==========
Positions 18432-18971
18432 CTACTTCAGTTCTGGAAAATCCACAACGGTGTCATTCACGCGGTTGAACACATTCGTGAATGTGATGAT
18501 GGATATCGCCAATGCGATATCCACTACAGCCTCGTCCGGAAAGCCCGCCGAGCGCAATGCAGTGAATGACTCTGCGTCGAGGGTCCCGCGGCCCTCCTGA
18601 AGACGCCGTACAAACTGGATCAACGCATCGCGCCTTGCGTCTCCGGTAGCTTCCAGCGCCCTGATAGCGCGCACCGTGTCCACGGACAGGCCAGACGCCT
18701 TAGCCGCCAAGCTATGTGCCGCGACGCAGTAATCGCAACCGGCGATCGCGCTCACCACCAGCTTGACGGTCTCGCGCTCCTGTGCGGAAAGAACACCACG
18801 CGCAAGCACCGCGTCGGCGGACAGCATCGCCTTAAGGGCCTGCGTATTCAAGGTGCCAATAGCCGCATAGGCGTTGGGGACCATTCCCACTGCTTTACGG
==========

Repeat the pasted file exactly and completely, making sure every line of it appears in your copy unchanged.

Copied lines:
Positions 18432-18971
18432 CTACTTCAGTTCTGGAAAATCCACAACGGTGTCATTCACGCGGTTGAACACATTCGTGAATGTGATGAT
18501 GGATATCGCCAATGCGATATCCACTACAGCCTCGTCCGGAAAGCCCGCCGAGCGCAATGCAGTGAATGACTCTGCGTCGAGGGTCCCGCGGCCCTCCTGA
18601 AGACGCCGTACAAACTGGATCAACGCATCGCGCCTTGCGTCTCCGGTAGCTTCCAGCGCCCTGATAGCGCGCACCGTGTCCACGGACAGGCCAGACGCCT
18701 TAGCCGCCAAGCTATGTGCCGCGACGCAGTAATCGCAACCGGCGATCGCGCTCACCACCAGCTTGACGGTCTCGCGCTCCTGTGCGGAAAGAACACCACG
18801 CGCAAGCACCGCGTCGGCGGACAGCATCGCCTTAAGGGCCTGCGTATTCAAGGTGCCAATAGCCGCATAGGCGTTGGGGACCATTCCCACTGCTTTACGG